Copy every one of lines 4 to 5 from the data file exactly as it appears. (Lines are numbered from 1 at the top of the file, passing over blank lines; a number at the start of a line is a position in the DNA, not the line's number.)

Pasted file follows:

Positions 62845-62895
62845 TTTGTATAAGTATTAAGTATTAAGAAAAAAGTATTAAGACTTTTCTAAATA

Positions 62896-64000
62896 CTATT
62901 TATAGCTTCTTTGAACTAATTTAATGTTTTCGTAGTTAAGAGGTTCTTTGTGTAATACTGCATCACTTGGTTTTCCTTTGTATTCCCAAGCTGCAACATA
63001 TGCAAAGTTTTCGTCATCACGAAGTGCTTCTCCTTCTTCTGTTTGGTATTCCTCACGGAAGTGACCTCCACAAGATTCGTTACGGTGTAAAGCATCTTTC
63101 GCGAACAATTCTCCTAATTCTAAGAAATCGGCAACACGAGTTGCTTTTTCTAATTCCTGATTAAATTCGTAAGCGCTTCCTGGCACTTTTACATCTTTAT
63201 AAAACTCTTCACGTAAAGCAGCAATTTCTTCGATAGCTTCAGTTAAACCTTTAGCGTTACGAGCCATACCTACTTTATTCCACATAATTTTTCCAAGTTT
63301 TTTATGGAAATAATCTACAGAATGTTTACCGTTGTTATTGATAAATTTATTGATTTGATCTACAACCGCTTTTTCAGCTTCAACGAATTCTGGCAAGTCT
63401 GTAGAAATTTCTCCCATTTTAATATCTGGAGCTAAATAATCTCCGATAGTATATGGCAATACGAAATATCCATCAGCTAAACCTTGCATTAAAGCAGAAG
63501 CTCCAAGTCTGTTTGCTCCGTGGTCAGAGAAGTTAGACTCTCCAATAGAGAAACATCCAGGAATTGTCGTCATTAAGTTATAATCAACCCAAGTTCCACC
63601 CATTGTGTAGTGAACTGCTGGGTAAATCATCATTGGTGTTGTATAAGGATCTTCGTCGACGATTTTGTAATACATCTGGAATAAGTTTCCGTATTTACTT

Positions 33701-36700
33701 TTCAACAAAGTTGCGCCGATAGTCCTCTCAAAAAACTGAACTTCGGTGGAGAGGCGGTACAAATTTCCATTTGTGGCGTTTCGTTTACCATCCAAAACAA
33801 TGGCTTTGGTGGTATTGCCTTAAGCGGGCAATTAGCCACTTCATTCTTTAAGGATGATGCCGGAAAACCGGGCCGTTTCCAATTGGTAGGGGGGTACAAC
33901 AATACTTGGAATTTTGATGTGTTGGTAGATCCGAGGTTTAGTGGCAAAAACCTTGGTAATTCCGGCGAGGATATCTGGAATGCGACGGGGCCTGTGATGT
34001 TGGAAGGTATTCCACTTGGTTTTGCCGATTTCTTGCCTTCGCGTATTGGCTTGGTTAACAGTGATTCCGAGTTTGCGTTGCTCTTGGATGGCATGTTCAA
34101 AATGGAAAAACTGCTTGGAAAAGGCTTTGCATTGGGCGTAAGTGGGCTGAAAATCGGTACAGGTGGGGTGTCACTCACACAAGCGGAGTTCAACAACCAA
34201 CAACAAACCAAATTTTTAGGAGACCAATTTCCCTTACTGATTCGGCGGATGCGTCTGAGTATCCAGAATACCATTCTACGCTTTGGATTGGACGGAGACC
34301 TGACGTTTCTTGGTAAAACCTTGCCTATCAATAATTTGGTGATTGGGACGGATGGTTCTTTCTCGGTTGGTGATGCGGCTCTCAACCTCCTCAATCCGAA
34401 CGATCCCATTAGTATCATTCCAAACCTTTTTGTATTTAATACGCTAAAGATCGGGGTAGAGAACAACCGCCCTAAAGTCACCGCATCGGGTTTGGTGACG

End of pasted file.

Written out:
62896 CTATT
62901 TATAGCTTCTTTGAACTAATTTAATGTTTTCGTAGTTAAGAGGTTCTTTGTGTAATACTGCATCACTTGGTTTTCCTTTGTATTCCCAAGCTGCAACATA